The Courts Reform (Scotland Act 2014)

November 2014

The Courts Reform (Scotland Act 2014)

The Courts Reform (Scotland Act 2014) ("the Act") was passed in the Scottish Parliament on 8 October 2014 and received Royal Assent this week. The Act makes some of the most significant changes to the Scottish civil justice system in over 40 years. The effects will be felt over the coming few years as these changes come into effect. We have no clear timetable as yet but the Scottish Government hope to start introducing changes during 2015.

Whilst many of the changes mentioned above will not impact, to any great extent, the work we currently do for our lenders and other clients in the financial and debt sectors, it is worth highlighting the areas which may have an impact.

The Exclusive Competency of the Sheriff Court in Scotland

Local Sheriff Courts in Scotland are set to have increased powers. Until this Act, only actions involving payment of sums of £5000 or less were required to be raised in the local Sheriff Courts. The Act greatly increases that sum to £100,000. 

In addition, certain orders, which previously could only be made in our highest Civil Court, the Court of Session, may now be made in the Sheriff Court, the most notable of which relates to the remedy of reduction. On occasions, lenders may require to either seek or oppose an application for reduction of, for example, a standard security or tenancy agreement and to be able to do so going forward in the Sheriff Court should positively impact both costs and timescales.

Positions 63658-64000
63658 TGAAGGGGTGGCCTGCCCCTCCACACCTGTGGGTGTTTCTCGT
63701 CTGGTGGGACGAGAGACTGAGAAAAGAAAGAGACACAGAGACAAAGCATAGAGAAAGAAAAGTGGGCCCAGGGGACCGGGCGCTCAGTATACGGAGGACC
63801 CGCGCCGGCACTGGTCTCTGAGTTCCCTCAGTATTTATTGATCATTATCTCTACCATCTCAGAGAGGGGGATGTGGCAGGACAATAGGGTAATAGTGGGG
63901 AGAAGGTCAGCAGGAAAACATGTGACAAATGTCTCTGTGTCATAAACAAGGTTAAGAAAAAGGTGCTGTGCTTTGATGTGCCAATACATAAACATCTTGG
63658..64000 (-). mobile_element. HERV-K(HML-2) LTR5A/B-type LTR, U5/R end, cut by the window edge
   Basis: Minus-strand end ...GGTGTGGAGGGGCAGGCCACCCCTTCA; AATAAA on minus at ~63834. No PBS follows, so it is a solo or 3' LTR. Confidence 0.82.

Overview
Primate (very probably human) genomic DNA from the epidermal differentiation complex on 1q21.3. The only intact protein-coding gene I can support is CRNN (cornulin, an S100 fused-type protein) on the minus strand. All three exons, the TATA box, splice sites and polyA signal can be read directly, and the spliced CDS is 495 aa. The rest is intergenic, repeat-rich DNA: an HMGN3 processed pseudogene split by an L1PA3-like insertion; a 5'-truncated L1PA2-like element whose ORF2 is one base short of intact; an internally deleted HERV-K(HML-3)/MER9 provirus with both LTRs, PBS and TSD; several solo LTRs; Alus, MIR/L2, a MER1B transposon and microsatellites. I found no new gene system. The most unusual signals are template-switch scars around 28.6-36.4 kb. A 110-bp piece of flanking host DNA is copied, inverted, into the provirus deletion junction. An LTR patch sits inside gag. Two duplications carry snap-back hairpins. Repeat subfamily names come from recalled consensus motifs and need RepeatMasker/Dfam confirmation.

The new Sheriff Appeal Court

The Act creates the new Sheriff Appeal Court which is to be made up of Sheriffs Principal and Sheriffs of at least 5 years’ seniority. The aim is that this new Appeal Court will deal with the majority of appeals coming from the Sheriff Courts, with only very limited rights of appeal, and with the authority of the new Appeal Court, to the Court of Session of the High Court of Justiciary (in criminal cases).

The new office of Summary Sheriff

The new Summary Sheriff will have similar jurisdiction to a Sheriff but will be limited principally to dealing with cases of a value below £5000 and less complex civil and criminal matters. It may be that the Summary Sheriffs will also deal with repossession actions.

Simple Procedure

This is a new civil procedure to replace the current small claims and summary cause procedure and will apply to cases with a value below £5000. Draft Court Rules for this new procedure have not yet been published but the intention is to simplify matters for cases of a lower value and reduce the costs involved in such actions. There will only be very limited rights of appeal under Simple Procedure. 

Appeals from Scotland to the UK Supreme Court

The Act introduces new provisions for Supreme Court appeals. Going forward, such appeals will only be competent with leave from either the Inner House of the Court of Session or from the Supreme Court itself, if the Inner House refuses permission. The test to be applied is whether ‘the appeal raises an arguable point of law of general public importance which ought to be considered by the Supreme Court at that time’.

The number of cases likely to meet this test is small. However, it is interesting to note that in their recent submission to the Smith Commission, the Scottish Government has suggested removing the right of appeal to the Supreme Court completely. It is unlikely this proposal will be adopted for so long as Scotland remains part of the UK.

Optima Legal (Scotland) Limited